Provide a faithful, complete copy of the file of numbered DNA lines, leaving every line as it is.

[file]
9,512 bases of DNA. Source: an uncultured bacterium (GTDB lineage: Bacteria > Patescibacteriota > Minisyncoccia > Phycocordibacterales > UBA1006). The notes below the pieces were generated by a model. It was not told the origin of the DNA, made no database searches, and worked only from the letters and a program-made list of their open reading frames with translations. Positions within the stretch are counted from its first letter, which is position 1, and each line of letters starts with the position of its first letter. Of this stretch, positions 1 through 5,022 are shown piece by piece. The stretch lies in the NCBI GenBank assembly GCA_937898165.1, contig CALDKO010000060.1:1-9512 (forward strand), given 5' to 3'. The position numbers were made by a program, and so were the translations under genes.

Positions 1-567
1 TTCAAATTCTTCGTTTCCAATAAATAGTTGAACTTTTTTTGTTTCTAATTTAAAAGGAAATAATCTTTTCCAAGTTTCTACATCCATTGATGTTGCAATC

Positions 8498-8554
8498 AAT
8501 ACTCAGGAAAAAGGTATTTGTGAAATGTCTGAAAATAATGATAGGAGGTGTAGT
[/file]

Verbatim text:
9,512 bases of DNA. Source: an uncultured bacterium (GTDB lineage: Bacteria > Patescibacteriota > Minisyncoccia > Phycocordibacterales > UBA1006). The notes below the pieces were generated by a model. It was not told the origin of the DNA, made no database searches, and worked only from the letters and a program-made list of their open reading frames with translations. Positions within the stretch are counted from its first letter, which is position 1, and each line of letters starts with the position of its first letter. Of this stretch, positions 1 through 5,022 are shown piece by piece. The stretch lies in the NCBI GenBank assembly GCA_937898165.1, contig CALDKO010000060.1:1-9512 (forward strand), given 5' to 3'. The position numbers were made by a program, and so were the translations under genes.

Positions 1-567
1 TTCAAATTCTTCGTTTCCAATAAATAGTTGAACTTTTTTTGTTTCTAATTTAAAAGGAAATAATCTTTTCCAAGTTTCTACATCCATTGATGTTGCAATC

Positions 8498-8554
8498 AAT
8501 ACTCAGGAAAAAGGTATTTGTGAAATGTCTGAAAATAATGATAGGAGGTGTAGT